By Joseph Edegbo
It is estimated that blind people aged 50 years and above are four times likely to experience anxiety and / or depression than those with no vision impairment.
World Health Organisation says there are at least 2.2 billion with visual impairment globally.
A Research by international development organisation Sightsavers, University of Ilorin, and the Kogi State Ministry of Health, in Nigeria, reveals the links between vision impairment and poor mental health.
The study was published in the Royal Society of Tropical Medicine and Hygiene’s (RSTMH) International Health Journal.
According to the study, individuals with severe vision impairment are almost three times likely, and those with moderate visual impairment twice likely to report having mental health issues.
“This study’s main finding is consistent with evidence from high-income country settings that suggests vision impairment contributes to the burden of mental illness.” The study states
The research which was conducted in Nigeria may be a pointer on the connections between eye health and mental health, particularly in low- to middle-income countries, where impacts of vision loss are exacerbated by poverty and difficulties accessing health services.
The Study therefore calls for more research on the relationship between mental health and vision impairment, so that they could be effectively addressed through appropriate strategies incorporated during design of eye health programmes.
The study also notes that the relationship between mental health and vision impairment varies by age and gender.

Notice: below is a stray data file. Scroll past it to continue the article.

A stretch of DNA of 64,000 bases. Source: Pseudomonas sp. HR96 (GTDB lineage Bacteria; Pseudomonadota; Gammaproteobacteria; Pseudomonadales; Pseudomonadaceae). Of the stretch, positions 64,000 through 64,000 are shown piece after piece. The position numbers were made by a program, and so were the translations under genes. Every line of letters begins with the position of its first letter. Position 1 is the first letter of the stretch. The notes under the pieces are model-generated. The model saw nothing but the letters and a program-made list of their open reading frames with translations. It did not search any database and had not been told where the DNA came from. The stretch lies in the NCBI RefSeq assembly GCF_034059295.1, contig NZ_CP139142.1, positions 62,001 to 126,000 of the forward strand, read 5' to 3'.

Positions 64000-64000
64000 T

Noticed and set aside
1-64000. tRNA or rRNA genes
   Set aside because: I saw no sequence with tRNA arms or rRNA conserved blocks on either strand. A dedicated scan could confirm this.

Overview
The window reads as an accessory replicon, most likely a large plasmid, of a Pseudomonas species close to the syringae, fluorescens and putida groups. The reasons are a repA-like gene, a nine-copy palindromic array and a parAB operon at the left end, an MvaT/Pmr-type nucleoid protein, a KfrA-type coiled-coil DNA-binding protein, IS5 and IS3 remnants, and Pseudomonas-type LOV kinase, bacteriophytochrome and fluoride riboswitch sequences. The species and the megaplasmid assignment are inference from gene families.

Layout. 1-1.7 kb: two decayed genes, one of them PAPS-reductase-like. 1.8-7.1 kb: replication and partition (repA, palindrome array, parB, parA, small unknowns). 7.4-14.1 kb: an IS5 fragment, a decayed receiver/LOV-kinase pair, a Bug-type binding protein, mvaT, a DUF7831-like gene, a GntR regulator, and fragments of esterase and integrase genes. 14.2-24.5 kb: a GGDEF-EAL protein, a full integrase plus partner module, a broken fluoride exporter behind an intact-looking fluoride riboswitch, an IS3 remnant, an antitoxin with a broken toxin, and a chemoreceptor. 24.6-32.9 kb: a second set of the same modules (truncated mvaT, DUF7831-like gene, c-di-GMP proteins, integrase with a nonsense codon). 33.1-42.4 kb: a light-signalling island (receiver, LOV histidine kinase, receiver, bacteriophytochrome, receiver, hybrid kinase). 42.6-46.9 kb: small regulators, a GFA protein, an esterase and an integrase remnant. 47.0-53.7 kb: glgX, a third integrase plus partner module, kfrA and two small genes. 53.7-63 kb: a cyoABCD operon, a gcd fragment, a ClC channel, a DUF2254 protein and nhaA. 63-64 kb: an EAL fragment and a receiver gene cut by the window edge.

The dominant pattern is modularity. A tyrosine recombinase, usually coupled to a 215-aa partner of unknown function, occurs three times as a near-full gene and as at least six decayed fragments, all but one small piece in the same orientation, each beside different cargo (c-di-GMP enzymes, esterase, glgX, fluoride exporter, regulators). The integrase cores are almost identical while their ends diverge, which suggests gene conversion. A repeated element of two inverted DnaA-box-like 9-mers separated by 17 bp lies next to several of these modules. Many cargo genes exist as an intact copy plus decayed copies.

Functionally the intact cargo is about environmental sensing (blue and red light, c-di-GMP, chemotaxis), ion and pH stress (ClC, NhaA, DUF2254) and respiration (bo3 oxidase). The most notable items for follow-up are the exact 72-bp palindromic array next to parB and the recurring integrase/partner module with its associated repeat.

It says, the probability of self-reported symptoms of anxiety and / or depression is estimated to be more than four times higher among men with severe visual impairment or blindness and more likely as men age, compared to women with the same levels of vision loss.
According to it, social and cultural norms, differences in gender roles and coping styles, the study emphasized, may account for the gender difference; men are often more economically active than women in Nigeria and may feel greater impact from visual impairment.
Commenting on the project, Senior Programme Manager – Eye Health at Sightsavers, Selben Penzin says “the research highlights that there’s a substantial mental health burden among people with vision impairment and that eye health shouldn’t be considered in a silo; vision plays a critical role in overall health and wellbeing.
“It’s important for governments and organisations to be aware that people with vision impairments may be more likely to have additional mental health needs and design health services to be sensitive to this. Improving vision through targeted policies and integration of inclusive eye health services into national health and education systems will improve independence, productivity, and wellbeing.
“Findings also show the need for further research to understand the knock-on effects of sight loss on mental health, and collaboration between governments and organisations across the world to address the issues.”
Previous studies suggest factors contributing to the association between vision impairment and poor mental health include the impact vision loss could have on independence, isolation, poverty and employment opportunities.
The eye health issue of RSTMH’s International Health Journal, which this study features in, was published to highlight the important role international development organisations have, in generating evidence to address the root causes of eye health, supporting governments to integrate eye health into national health, and advancing accessible eye care for everyone.
The study which was supported by the UK Foreign, Commonwealth & Development Office, used a statistical model, vision impairment assessment data and Washington Group anxiety and depression-related questions, to estimate association between vision impairment and self-reported anxiety and / or depression of nearly 4,000 adults in Kogi State, central Nigeria.